I had just told the story of the burning bush to the kids in chapel. As I was reading the Exodus text verse 3:3-4 jumped off the page, “Then Moses said, “I must turn aside and look at this great sight, and see why the bush is not burned up.” When the Lord saw that he had turned aside to see, God called out to him.
I had always thought a burning bush would lock anyone’s gaze. But the text shows us that Moses deliberated and chose to look at the mystery before him. And because he chose, God spoke.
And now that I’m older, I get it. I used to have more time for the mystery. But now I know how easily it is lost in the rush of life. Moses could have easily ignored it. Turned around, muttered to himself, “I’ve got all these sheep to pasture and I’m beyond the wilderness and far from home and the sun is setting and I’m starving and…”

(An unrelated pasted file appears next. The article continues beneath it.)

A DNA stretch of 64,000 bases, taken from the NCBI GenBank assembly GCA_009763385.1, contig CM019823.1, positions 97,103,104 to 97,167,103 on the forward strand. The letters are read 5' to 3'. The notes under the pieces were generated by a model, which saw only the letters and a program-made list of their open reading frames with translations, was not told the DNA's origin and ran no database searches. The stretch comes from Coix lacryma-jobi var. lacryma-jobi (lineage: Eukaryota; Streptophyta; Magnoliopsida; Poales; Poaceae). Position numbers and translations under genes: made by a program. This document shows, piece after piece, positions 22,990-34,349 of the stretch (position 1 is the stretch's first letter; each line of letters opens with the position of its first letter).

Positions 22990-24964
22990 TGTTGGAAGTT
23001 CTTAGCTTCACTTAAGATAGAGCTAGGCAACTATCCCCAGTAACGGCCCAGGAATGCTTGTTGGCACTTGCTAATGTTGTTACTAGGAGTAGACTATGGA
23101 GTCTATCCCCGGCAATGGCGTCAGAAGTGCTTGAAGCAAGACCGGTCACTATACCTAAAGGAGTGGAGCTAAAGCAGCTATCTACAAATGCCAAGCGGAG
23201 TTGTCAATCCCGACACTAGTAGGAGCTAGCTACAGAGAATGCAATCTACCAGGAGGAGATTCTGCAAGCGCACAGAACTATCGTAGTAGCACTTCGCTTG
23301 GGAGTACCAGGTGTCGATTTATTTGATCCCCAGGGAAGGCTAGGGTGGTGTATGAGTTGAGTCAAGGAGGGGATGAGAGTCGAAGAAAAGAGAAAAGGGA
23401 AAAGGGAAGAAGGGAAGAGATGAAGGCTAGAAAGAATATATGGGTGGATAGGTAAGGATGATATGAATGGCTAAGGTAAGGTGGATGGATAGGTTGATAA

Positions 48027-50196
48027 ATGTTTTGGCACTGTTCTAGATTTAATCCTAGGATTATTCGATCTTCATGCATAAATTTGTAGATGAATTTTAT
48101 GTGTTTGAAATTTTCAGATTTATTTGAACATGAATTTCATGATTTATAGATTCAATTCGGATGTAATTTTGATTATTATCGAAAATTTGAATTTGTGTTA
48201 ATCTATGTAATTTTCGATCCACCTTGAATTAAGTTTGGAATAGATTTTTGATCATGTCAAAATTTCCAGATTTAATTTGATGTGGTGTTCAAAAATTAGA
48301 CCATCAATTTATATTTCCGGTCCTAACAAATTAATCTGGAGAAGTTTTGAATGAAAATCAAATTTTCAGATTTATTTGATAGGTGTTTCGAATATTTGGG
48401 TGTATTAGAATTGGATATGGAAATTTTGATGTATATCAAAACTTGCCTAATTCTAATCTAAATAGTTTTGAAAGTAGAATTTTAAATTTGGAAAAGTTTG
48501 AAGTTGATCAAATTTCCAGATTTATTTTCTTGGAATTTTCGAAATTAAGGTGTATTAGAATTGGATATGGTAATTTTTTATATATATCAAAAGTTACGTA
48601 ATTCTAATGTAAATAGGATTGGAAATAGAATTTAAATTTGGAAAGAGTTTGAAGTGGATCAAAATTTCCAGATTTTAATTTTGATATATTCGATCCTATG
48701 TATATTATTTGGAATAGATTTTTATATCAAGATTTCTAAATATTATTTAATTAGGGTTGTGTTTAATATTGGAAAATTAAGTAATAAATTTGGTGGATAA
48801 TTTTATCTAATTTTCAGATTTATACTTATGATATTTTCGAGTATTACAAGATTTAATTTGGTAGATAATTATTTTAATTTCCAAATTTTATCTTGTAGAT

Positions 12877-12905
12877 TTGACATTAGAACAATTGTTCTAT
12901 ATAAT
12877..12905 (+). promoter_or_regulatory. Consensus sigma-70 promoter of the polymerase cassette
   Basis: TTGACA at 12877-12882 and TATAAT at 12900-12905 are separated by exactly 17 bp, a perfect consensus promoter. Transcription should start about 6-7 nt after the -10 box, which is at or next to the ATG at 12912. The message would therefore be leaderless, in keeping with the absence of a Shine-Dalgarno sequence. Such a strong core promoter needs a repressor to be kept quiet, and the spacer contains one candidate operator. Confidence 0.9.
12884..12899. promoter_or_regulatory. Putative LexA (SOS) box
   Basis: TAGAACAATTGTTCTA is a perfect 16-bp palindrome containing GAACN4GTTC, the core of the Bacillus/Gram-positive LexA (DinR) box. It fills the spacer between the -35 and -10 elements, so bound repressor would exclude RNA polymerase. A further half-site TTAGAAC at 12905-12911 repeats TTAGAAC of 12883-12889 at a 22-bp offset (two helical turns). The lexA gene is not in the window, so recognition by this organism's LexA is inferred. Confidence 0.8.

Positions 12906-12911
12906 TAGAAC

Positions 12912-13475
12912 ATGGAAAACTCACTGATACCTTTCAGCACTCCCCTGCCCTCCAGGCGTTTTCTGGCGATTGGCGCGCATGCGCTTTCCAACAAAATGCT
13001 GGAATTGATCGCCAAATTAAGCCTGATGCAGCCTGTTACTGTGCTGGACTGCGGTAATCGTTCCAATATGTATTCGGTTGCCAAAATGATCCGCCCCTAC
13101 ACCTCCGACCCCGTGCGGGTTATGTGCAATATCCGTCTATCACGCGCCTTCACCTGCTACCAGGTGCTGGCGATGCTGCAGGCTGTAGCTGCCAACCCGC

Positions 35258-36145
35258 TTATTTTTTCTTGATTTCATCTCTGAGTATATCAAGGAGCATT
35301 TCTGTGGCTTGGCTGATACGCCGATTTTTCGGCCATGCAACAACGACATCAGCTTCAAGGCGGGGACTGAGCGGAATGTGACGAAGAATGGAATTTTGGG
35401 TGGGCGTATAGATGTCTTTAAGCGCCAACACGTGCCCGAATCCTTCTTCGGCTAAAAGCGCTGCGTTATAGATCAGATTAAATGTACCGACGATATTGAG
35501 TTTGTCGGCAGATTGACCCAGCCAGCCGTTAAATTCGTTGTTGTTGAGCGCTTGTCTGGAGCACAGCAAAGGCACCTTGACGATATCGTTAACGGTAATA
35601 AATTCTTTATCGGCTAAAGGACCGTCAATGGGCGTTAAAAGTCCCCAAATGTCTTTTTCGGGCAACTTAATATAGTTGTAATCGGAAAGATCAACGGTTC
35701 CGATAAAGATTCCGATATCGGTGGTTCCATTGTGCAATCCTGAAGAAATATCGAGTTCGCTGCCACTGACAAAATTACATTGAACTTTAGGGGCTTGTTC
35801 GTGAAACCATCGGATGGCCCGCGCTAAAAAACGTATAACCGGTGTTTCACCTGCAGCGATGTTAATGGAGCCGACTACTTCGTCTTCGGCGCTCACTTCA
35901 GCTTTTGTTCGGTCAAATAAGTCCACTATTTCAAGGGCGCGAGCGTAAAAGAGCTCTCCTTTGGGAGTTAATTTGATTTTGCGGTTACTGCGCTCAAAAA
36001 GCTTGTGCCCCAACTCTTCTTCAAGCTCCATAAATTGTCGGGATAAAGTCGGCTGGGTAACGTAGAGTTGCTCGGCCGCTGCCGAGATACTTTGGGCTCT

I slowed the car down and turned to gaze at the sight. Twelve, maybe fifteen deer stood on top of the frozen water and along the banks of the stream. A whole flock of deer. Families, babies and giant daddies perked their ears up and looked at me. And the snow fell between us. And the wind blew. And I was 15 minutes late to my meeting. And it was okay. In fact, it was wonderful.
There are many bushes along the roadsides of our lives aflame with sacred mystery. We need only to turn and look. Behold the beauty, the sorrow and the joy, the love and the pain, the whole marvelous mess of everything. Take it all in. Then listen.